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Joining me now for his take on everything that's happening -- -- right now including Libya.
As ambassador David -- he served as.
Our ambassador both in Yemen and Iraq in both -- Republican and democratic and administrations he's now a scholar at the Middle East Institute ambassadors nice to have you with us today.
-- like to go back did senator Gramm's first comment about.
The region about to explode in reference in the Middle East how would you characterize what's happening and that part of the world.
Well since the beginning of Arab Spring we're in a period of tremendous turbulence and change.
In the Middle East much like we had in the sixties and seventies it could easily go on for an entire decade.
And this is not that.
-- determined from people outside the region these -- revolutions from the inside.
The United States has limited influence in this situation and it's going to have to react try to plan as best as it can.
But we have to be prepared for a lot of surprises.
And a lot of problems.
Quite -- that we have to be prepared to react.
Rather then potentially having a more proactive.
Approach to the changes that are happening in the region.
Well we will have proactive approaches but there will be a lot of surprises there are a lot of unknowns.
And there could be violence.
But this is a basically still we hope.
A democratic movement and the people of the region will determine what happens and the level of prediction is going to be.
Pretty low -- -- so hopeful of.
That there is I democratic under current to some of the changes that we're seeing in the Middle East others of course are doubtful of that.
And one of the things that senator Graham brought -- is is his comparison to the Bush Administration.
For the very reason that he feels that there's a difference in a narrative that we're hearing from the Obama administration.
And the reality that's actually happening on the ground.
How -- and that's similar to he says what what we -- the Bush Administration with a mission accomplished sign.
And not getting the realities of what was happening on the ground in Iraq how would you.
How do you feel about that comparison do you think there's a difference in near -- at the what we would hope or like to see there in the region -- of reality of what's actually happening.
Well in the case of the Bush Administration we created the situation.
Did determining that we would go to war against Saddam Hussein this was not an event cause by events in the region itself.
In this case we're dealing with -- -- in the region.
Which we cannot.
Easily predict we know they're dangerous but they're going to be a lot of surprise.
Ambassador in your tiny sent more than twenty years living in the Middle East as we mentioned ambassador in Yemen.
And Iraq were you with your security ever threat and was a security at the end this year conversely you -- Eighty playing your career ever under attack.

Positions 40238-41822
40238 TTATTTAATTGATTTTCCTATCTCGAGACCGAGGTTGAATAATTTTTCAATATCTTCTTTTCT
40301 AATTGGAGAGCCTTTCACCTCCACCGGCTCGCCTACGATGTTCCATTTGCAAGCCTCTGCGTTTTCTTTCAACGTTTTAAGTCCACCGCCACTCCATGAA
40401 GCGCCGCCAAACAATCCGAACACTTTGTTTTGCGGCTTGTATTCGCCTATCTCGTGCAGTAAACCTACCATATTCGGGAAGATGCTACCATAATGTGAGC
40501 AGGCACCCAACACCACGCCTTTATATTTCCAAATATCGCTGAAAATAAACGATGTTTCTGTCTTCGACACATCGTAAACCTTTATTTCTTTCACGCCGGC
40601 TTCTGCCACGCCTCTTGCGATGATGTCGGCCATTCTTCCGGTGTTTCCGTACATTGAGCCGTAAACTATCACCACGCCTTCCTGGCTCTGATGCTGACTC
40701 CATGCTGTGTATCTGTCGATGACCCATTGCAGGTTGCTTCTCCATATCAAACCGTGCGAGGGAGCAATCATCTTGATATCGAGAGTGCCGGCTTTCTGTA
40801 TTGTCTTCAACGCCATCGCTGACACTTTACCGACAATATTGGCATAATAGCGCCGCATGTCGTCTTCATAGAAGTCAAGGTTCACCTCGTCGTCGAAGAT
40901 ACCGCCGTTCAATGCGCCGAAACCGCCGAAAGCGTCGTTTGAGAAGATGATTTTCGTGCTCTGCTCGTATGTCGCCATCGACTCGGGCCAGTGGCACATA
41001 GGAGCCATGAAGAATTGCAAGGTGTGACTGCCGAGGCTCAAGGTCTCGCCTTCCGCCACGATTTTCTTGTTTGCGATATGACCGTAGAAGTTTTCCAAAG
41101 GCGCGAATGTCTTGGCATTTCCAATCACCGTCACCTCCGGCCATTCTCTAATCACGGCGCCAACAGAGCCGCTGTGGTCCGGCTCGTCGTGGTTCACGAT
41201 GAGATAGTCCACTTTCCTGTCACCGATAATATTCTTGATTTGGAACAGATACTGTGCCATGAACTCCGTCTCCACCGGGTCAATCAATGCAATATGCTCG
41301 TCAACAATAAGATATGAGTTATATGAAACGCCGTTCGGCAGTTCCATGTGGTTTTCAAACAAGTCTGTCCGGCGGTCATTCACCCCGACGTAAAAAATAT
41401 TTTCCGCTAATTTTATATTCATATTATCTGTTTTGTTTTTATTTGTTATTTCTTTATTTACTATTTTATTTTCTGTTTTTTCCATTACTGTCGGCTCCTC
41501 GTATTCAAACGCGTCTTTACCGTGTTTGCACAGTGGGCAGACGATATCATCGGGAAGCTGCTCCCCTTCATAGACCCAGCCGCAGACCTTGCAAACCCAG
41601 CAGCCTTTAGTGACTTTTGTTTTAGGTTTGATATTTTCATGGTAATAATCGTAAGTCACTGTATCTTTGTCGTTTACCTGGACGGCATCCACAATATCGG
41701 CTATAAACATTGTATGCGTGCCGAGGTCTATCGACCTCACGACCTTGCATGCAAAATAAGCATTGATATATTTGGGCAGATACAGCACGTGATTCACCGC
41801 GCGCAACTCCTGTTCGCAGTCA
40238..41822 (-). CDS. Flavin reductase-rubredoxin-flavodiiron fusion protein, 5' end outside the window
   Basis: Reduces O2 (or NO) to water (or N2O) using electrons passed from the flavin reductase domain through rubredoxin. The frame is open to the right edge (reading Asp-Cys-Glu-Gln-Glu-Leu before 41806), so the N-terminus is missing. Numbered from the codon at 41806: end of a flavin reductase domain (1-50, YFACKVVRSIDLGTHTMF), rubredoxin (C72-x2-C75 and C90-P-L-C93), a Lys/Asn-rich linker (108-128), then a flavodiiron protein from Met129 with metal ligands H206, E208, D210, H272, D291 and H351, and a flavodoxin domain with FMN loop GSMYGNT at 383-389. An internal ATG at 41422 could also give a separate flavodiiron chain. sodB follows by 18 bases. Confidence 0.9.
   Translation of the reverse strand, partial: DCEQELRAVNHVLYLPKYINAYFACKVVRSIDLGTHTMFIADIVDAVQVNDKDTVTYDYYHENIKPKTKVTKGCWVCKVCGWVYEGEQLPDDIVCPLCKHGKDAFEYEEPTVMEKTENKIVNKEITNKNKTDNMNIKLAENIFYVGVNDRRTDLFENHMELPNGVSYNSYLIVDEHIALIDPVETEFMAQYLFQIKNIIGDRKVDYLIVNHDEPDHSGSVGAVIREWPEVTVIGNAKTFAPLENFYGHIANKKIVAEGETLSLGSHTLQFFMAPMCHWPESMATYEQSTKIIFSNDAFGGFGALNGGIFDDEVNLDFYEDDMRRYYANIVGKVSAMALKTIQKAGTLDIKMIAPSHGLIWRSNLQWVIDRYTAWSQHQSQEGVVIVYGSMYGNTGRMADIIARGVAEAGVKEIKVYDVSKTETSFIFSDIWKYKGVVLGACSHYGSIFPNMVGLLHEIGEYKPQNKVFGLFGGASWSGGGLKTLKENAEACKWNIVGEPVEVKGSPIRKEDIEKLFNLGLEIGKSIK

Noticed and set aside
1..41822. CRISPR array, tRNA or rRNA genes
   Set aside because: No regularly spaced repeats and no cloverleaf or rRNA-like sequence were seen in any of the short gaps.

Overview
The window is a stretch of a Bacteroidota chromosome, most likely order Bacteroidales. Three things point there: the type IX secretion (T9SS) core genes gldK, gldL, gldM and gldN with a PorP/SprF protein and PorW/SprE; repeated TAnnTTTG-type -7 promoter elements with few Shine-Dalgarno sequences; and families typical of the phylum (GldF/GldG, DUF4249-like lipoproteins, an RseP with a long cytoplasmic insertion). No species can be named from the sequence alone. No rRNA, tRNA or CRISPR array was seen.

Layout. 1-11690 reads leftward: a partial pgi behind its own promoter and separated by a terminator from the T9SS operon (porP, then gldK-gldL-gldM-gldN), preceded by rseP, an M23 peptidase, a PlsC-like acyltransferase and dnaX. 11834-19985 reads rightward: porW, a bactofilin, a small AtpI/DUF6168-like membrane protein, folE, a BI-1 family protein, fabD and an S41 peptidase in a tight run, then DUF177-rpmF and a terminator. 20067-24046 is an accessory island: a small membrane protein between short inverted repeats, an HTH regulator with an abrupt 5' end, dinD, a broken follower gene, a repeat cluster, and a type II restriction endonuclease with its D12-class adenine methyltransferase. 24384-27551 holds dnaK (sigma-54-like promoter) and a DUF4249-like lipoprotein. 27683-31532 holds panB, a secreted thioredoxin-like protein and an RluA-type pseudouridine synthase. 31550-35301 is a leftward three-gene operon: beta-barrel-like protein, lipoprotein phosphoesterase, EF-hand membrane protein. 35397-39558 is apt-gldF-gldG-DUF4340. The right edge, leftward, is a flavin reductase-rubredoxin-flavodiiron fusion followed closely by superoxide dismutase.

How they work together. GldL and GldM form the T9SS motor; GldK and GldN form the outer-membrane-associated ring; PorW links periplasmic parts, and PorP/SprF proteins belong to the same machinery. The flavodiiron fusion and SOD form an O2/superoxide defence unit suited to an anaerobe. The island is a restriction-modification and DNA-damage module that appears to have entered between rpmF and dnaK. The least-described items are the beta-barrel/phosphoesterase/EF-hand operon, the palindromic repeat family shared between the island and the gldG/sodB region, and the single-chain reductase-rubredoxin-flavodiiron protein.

Well at various times as a junior officer also in Yemen we had.
People coming over the wall against vulnerable building fortunately.
Security forces beat them back.
And in the end of my career in Yemen -- had a very serious security threat and ended up with two American bodyguards.
But one point I think important to make is.
In the final analysis we are always dependent on the local security forces the local government to protect us.
Even in very dangerous posts where you might have.
An American bodyguard.
You're not going to be able to be safe in the final analysis.
Unless the host government is able to protect.
She's in and on that point then what do you make of the repeated requests.
That we heard in the hearing last week on Capitol Hill the repeated requests by the regional.
And that that security.
-- from the State Department -- security official.
Asking for more security and he says not getting it what do you make of that exchange -- what -- we know about that.
I don't find -- terribly surprising after all -- is a finite.
New York Times this morning reported that.
Congressman -- himself.
Voted to cut the number of diplomatic security personnel in the past.
You have to make choices that what you have.
And in diplomatic security.
I think there are always more threats and every request then you can handle.
Sometimes you make -- good decision sometimes it turns out to be a bad decision and I know of one case in which show.
The department sent an ambassador are often he was killed.
Those things happen.
That's a dangerous profession.
We're not armed.
Even do you -- -- do you think you should be.
No capital no absolutely not.
-- no way you can defend yourself and we're not there we're supposed to be promoting peace not war.
Ambassador nice have your prospectus today thank you so much for the time.
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